John Stuart Mill: Utilitarianism

AS a system of ethics setting up as a rule of conduct the best interests either of the individual or of the community. Utilitarianism had its beginnings in the Hedonist schools of the Cyrenaics and Epicureans, and until the eighteenth century its aim was held to be the acquisition of pleasure. The scientific system was first formulated by Jeremy Bentham, who declared the greatest happiness of the greatest number to be the object to be aimed at. Mill introduced the view that certain pleasures possess an intrinsic value which renders them superior to others. He was not the founder of Utilitarianism, but invented the name and did much to formulate, define and defend its tenets. His essay on Utilitarianism was published in 1863.


THE creed which accepts as the foundation of morals, utility, or the greatest happiness principle, holds that actions are right in proportion as they tend to promote happiness, and wrong as they tend to produce the reverse of happiness.

Such a theory excites in many minds inveterate dislike; they designate as only worthy of swine the doctrine that life has no other aim and end than pleasure.

But there are other pleasures than the pleasures of swine; human beings have faculties other than the animal appetites, and it is quite compatible with the principle of utility to recognize that some kinds of pleasure are more desirable and more valuable than others. If I am asked what pleasures are more desirable and more valuable, I fall back on the verdict of experience. If, of two pleasures, one be invariably preferred by all those capable of enjoying both, that one is the more desirable.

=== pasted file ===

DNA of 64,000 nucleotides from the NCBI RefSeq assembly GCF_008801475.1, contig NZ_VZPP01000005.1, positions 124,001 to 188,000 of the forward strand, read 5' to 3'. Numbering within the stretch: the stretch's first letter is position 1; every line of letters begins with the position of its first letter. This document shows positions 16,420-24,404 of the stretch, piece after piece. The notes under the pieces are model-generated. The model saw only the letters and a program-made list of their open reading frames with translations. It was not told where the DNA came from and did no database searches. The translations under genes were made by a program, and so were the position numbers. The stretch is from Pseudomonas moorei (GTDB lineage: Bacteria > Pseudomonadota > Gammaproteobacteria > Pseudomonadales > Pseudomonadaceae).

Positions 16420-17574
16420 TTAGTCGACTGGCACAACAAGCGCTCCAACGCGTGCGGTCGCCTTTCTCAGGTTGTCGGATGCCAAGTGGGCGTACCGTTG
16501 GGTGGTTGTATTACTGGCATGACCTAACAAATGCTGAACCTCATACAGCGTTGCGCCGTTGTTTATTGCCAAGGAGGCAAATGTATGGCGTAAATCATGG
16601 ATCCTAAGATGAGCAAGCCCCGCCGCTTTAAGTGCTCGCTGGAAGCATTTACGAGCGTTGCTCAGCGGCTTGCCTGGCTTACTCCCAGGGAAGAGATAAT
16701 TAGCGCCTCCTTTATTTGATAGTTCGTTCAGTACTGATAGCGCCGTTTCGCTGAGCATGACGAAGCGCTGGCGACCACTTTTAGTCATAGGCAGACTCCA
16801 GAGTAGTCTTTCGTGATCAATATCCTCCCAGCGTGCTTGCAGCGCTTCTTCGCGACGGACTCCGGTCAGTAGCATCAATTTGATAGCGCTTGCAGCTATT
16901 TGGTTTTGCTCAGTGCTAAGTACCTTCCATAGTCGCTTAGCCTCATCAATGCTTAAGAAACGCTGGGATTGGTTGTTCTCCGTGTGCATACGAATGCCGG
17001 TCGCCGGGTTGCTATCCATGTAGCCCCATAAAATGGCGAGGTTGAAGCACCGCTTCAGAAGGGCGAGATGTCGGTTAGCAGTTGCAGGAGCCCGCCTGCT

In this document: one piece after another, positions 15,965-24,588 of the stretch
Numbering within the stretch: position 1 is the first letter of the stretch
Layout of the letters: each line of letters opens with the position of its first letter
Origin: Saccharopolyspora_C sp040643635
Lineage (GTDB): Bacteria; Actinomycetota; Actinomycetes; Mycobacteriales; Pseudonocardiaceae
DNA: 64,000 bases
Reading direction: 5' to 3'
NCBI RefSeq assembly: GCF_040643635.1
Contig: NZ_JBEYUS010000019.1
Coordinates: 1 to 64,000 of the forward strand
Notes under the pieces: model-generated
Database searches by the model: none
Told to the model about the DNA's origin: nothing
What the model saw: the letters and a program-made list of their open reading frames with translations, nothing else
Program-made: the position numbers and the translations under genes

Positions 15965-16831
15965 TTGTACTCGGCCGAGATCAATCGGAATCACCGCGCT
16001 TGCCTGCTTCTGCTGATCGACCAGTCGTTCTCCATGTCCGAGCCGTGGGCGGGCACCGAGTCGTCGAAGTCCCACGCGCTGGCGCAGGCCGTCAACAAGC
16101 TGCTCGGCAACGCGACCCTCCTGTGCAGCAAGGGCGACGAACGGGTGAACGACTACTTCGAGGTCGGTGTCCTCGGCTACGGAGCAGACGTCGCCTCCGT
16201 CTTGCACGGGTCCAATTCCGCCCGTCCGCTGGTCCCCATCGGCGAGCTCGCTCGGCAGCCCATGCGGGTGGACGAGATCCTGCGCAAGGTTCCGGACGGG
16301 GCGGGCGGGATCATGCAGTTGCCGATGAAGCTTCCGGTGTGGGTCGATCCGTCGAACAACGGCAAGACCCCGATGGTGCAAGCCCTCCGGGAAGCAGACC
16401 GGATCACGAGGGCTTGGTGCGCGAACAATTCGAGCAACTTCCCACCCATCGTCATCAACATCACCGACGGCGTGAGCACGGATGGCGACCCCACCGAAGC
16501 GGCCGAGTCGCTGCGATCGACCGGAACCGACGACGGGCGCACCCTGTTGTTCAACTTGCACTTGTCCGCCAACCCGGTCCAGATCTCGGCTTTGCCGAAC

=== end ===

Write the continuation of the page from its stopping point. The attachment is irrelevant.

Few human beings would resign human for bestial pleasures; no person would prefer stupidity to intelligence, or selfishness and baseness to feeling and conscience. A being of higher faculties requires more to make him happy, is probably more liable to pain than one of interior type, yet he can never really wish to sink into what he feels to be a lower grade of existence. Whoever supposes this preference involves a sacrifice of happiness confounds happiness and satisfaction. It is better to be a human being dissatisfied than a pig satisfied; better to be a Socrates dissatisfied than a fool satisfied. And if the fool or the pig thinks otherwise, it is because they have no experience of the better part.

It may be objected that many who are capable of both higher and lower pleasures sometimes choose the lower; but this is not really choice, it is infirmity of character. It may be questioned whether anyone who has remained susceptible to two classes of pleasures ever knowingly calmly preferred the lower, though many in all ages have broken down in an attempt to combine high and low.

On a question which is the more desirable of two pleasures, or of two ways of living, the judgement of those two ways of living, the judgement of those who know both must be admitted final, for there is no other tribunal. What is there to decide whether a particular pleasure is worth purchasing at the cost of a particular pain, except the feelings and judgement of the experienced? When, then, the duly experienced declare that pleasures derived from the higher faculties are preferable in kind to those of which animal nature is susceptible, there is none to gainsay.